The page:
I’m not going streaking through the quad.
I can guarantee you that 100%!
Let me explain…
For many of us, the idea of doing certain things (like streaking naked through the streets of your college) is something you’re just NOT going to do. Period! Doesn’t matter how much prodding or bust-chopping your friends might do — it’s not happening.
The reason is that it goes against your values and moral makeup.
Why? It’s because you’re uncomfortable being naked in front of the world. Done and done!
On the other hand, being ‘discomfortable’ is a grey area — even though you might not do it…the more you think about it — yeah, I’ll do that! You usually know you’re experiencing discomfort when you come across things in life that make you squirm, twitch, and itch when thinking about taking action.
Discomfort is also where some of your greatest growth and trajectory come from.
It’s where you’re playing outside your comfort zone — but not SO uncomfortable that it leads to inaction.
So, what do we do with this?
How discomfortable are you willing to make yourself?
Well — the first question to explore to figure out how discomfortable you’re willing to make yourself is to ask and ponder: In what way(s) am I not meeting my own set of expectations?
This gets to the heart of where we’re falling short. It’s often where we spend plenty of brain energy and internal discussion about why we’re acting and behaving in such a way that doesn’t rise to our level of greatness.
The next question to ask and ponder is: What am I afraid of?
Don’t bullshit yourself here! All of us are afraid of something — whether that’s spiders, failing, being ridiculed, or whatever other fears may arise.
In case it’s unclear, you HAVE to be open with yourself to grow and play in the discomfort. Anything else is surface-level and insufficient. paying too much to be safe and comfortable.
Understanding Being Discomfortable
What does it mean to be discomfortable?
It means you’re not an expert nor even remotely fluent in whatever you’re about to do — for example, addressing workplace conflict with someone you really like, telling your spouse something that you’ve convinced yourself they’re going to be upset by, engaging in some physical feat that stretches your courage, going on a roller coaster, or anything else.
It means there’s a likelihood you’ll be clunky, unsure, and possibly endure a cringe-worthy experience. There’s also a real possibility that it’s not that bad at all!
Being discomfortable means trying something new in hopes of bettering yourself.
Experimenting With Discomfort
As of late, with my clients, I’ve been leaning into the idea of experimenting and figuring out what they’re willing to try (i.e., experiment) that’s different from their norm.
Very often, it’s a tweak to a “talk track” — instead of saying ‘I’m fine,’ they say ‘I’m having a productive day .’ Instead of wondering if they’re performing up to their boss’ standards — they ask! If they’re embarrassed about what they’re about to do or say — they say that! As in, ‘I feel a little embarrassed, and yet, I want to say, X.’
In these experiments, my clients are stepping into discomfort. They’re purposely and deliberately making themselves discomfortable.
From the discomfort of the experiment — they learn. They observe themselves and others in these stories. And then, they decide if they want to try the experiment again, refine or modify it, or abandon it altogether.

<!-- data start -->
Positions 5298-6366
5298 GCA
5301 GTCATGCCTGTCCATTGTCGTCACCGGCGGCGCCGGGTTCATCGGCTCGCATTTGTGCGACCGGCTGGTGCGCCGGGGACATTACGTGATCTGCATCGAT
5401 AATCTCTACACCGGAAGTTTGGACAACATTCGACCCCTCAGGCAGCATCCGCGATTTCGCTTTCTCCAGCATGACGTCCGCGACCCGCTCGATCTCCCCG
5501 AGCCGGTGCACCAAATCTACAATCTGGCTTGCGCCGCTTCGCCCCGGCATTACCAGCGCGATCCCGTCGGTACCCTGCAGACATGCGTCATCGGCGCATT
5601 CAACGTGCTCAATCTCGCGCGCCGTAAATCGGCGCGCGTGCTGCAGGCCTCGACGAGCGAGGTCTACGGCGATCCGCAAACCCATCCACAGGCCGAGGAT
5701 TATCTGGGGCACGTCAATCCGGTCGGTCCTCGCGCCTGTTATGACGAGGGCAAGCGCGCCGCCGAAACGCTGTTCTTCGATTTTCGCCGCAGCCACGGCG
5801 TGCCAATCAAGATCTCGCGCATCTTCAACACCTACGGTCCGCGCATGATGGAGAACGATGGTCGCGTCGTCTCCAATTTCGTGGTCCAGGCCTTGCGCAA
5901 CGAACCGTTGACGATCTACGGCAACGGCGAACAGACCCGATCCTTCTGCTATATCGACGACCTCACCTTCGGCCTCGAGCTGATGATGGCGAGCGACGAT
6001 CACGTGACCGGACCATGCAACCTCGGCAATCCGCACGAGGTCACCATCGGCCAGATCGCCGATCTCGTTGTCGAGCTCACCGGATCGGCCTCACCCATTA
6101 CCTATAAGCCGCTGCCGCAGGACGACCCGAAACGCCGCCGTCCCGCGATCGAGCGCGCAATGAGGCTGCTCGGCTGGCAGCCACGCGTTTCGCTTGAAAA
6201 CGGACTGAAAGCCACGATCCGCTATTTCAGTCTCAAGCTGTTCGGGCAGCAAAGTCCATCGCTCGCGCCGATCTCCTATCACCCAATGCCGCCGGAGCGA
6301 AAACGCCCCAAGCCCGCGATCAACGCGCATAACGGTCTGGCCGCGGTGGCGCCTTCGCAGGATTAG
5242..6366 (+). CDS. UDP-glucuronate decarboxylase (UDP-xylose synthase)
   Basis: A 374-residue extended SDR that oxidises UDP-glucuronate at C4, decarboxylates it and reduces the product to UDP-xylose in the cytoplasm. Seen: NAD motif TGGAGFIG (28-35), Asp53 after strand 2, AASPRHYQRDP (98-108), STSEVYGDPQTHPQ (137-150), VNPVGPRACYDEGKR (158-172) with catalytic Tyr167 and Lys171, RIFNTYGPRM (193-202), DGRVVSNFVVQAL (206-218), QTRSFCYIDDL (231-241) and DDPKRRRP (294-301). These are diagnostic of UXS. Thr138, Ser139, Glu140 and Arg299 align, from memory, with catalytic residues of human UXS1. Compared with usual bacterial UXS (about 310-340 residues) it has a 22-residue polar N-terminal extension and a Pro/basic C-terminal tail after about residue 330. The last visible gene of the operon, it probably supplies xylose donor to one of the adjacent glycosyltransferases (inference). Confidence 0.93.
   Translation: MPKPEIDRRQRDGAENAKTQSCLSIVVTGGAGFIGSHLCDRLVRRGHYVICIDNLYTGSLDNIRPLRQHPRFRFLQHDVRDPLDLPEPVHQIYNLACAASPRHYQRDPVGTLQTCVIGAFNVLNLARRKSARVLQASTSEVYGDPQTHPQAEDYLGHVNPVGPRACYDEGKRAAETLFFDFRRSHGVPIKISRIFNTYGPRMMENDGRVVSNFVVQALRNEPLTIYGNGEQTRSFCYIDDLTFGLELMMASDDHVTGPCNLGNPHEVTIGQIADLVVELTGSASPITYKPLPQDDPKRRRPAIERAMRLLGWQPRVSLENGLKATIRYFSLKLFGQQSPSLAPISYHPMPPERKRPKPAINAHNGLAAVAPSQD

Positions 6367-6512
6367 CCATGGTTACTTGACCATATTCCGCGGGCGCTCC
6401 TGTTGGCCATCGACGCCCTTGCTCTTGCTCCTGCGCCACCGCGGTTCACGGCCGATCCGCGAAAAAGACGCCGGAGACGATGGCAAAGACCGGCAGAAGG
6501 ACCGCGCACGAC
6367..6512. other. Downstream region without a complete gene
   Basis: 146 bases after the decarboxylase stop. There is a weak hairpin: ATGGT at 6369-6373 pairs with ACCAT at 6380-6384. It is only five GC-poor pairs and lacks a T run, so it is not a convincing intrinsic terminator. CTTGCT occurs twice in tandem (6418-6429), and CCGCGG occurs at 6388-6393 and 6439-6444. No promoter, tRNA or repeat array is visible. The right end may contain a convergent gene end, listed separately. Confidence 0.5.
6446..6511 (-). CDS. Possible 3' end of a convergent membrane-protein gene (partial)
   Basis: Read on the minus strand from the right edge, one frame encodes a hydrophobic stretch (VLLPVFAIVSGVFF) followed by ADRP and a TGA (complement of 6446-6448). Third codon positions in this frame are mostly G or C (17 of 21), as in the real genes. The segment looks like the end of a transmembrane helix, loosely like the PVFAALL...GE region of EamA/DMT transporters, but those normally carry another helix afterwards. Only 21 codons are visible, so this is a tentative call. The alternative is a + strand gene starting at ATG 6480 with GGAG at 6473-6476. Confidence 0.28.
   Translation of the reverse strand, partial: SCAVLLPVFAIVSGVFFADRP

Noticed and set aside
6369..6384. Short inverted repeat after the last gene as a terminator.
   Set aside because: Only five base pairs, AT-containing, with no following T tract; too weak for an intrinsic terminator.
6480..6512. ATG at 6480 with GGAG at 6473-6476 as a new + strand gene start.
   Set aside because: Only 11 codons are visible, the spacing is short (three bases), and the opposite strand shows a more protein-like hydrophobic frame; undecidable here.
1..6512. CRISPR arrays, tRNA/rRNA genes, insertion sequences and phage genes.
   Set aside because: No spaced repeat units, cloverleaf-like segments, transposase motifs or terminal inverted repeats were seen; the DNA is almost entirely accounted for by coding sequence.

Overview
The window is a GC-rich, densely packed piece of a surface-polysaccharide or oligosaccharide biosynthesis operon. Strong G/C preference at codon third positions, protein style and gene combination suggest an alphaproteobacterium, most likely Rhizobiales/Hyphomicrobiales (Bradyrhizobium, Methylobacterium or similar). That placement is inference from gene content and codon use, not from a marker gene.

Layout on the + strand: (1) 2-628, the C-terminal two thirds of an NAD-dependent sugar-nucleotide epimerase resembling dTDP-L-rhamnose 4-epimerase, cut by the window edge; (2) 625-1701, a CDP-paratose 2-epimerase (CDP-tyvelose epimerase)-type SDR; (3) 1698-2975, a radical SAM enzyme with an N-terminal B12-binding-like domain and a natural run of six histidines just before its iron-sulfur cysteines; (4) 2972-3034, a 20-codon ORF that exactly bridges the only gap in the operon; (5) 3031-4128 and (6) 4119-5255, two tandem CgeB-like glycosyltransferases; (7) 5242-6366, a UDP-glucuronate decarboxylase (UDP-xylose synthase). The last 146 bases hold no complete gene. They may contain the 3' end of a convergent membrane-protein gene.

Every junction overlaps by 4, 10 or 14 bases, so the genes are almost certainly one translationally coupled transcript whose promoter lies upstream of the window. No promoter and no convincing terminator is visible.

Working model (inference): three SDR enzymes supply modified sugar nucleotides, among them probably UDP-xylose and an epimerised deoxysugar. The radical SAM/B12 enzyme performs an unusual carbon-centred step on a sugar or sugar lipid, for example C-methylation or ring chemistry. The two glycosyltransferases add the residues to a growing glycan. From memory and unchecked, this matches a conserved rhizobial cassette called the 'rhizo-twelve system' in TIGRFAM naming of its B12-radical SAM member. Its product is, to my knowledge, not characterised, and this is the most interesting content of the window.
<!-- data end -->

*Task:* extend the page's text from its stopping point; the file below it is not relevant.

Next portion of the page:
And here’s how it goes
Most recently, I stepped into the discomfort of giving constructive feedback to someone I was introduced to during a networking meeting. 99 out of 100 times, I would have said nothing. The goodbye from our meeting would have been the last words I’d ever speak to this person.
However, on this occasion, my coach challenged me to step into the discomfort. So I did! I gave this relative stranger constructive feedback about my interaction with him.
And guess what — it went horribly!!! He was completely unopen to the feedback, so much so that he sent me an insult-laden email after the call. I promise you I kept my feedback professional and objective. He did not.
That was my recent experiment.
The big learning — I hadn’t earned the trust of this gentleman. Next time I give constructive criticism to someone, I’ll be sure I’ve established enough trust upfront.
That’s how I’m going to modify and refine my experiment.
The Big Takeaway
As you’re working through your experiment with discomfort, remember, we’re not talking about streaking through campus here (unless, of course, that’s your thing, and hey, no judgment!), but rather embracing the growth and learning that comes from trying something new.
As the great Dr. Seuss once said, “Why fit in when you were born to stand out?” So, go ahead, sprinkle some “discomfortable” into your life — tweak that talk track, start up that conversation, take that next step into the thing that scares you.
And who knows, you might just stumble upon your very own masterpiece of growth, like me stepping into the discomfort of giving constructive criticism to someone I barely knew. What started with my best intentions and hope that someone who appeared to be closed might be open to what I had to say, ended in a rather unproductive experience and receiving an insult-laden email. Lesson learned: trust is the secret sauce.
So, here’s to experimenting, evolving, and embracing the glorious messiness of progress! And if you’re so inclined, I’d love to hear about your experiment(s) — please message or email and let me know. And if you’d like help with experimenting in your life — get in touch. I’d love to explore with you!